Juxtaposing scenes of life in Berlin with memories of Cameroon as well as with recent impressions of the protagonists who visit their former home country while residing abroad, the reader is drawn into the heartfelt and compelling narrative which does not only provide plenty of local colour but also does not shy away from providing a political background to the decisions the characters have to make…
Dr. Anke Bartels, Potsdam
In SNARE, Priscillia Manjoh engages a diaspora narrative that reveals in graphic details some of the realities of living in a context and culture that is vastly different. The ugly realism of bushfalling (emigration) and the struggle to become documented immigrants intertwine with a story of love and (un)pleasant memories of home to make the narrative complex, rich and exciting. Through the experiences of characters trapped in the megalopolis of Berlin, themes of exile, dreams differed and culture shock are expressed with such eloquence that makes the novel terrific.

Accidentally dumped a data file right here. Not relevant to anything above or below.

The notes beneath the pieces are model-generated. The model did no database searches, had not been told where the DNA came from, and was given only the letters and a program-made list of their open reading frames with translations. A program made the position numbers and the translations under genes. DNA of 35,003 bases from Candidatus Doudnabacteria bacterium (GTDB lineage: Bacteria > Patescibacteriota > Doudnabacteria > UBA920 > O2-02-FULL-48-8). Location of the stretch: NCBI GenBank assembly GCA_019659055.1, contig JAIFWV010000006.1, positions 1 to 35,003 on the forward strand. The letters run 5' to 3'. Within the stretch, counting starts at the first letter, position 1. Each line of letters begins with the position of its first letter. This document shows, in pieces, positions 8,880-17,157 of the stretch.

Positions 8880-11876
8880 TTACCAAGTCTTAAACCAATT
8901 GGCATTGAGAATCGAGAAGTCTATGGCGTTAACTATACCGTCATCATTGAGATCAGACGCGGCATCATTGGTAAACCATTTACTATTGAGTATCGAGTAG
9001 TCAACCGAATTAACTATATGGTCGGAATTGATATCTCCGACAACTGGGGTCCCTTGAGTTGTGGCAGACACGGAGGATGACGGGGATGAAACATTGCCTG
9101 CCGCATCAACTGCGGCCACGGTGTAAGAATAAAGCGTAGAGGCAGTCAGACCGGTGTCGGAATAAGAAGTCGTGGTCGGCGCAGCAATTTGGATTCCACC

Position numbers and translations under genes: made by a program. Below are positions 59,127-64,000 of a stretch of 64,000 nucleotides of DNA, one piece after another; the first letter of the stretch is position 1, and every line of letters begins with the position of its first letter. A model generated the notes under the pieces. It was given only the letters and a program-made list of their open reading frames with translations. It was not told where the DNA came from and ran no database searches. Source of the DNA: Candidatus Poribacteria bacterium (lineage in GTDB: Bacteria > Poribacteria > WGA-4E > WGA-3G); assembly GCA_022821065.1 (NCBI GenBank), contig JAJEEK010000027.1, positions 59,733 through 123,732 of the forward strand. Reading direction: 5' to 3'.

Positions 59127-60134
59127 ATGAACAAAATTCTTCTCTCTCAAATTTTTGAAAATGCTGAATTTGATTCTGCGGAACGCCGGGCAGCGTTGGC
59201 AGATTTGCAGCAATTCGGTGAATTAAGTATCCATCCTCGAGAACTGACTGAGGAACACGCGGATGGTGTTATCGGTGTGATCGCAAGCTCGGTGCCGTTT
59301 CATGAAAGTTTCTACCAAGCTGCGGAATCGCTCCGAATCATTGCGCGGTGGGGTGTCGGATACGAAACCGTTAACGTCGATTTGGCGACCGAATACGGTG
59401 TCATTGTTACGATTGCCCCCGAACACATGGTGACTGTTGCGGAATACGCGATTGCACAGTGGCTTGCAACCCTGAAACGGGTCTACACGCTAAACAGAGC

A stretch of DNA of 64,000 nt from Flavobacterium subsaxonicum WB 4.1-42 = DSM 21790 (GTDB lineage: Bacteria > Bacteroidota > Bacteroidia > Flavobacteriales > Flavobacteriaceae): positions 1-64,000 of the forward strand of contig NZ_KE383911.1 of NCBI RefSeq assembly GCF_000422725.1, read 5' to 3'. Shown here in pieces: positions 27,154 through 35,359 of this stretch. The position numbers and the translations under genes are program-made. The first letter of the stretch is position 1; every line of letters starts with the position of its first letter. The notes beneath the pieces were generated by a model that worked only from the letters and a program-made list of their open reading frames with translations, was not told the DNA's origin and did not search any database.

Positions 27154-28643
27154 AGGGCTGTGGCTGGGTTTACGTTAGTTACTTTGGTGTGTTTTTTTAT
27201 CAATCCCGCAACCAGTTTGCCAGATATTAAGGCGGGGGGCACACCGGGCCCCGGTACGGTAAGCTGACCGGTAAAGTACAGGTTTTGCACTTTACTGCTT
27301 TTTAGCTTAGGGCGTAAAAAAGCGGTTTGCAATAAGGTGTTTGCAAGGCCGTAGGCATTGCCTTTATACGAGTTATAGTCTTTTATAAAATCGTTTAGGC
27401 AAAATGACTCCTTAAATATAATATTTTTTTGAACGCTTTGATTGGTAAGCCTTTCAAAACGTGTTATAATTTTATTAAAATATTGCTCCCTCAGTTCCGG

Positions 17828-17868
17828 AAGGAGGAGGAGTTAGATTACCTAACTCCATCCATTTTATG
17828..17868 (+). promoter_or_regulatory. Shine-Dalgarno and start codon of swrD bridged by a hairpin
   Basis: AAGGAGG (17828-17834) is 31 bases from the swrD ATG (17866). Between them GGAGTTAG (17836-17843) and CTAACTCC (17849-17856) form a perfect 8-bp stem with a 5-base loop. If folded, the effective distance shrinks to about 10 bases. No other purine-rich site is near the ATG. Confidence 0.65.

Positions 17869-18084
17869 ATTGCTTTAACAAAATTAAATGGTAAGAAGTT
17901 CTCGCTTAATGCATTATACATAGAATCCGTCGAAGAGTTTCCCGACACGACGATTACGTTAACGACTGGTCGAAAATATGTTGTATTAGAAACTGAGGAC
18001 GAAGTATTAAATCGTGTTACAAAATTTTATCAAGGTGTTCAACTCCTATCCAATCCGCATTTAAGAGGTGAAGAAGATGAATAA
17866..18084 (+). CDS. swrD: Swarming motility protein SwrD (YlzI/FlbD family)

Dr. Oscar C. Labang, Kansas City (MO), USA
SNARE offers the reader a strikingly alert profile of the challenging life of the African in a developed country. The author successfully portrays these scenes through the love life of the main characters Jerry and Pamela which becomes interlocked with the European dream and the tragic outcome of their relationship as a result of the discrepancy between the appearance and reality of what life in the West (Germany) is like. The novel is an eye-opener to those who still have the intention of becoming “bush fallers” with the alluring possibility of a successful life.
Dr. Balbina Mesue Ebong, Douala, Cameroon.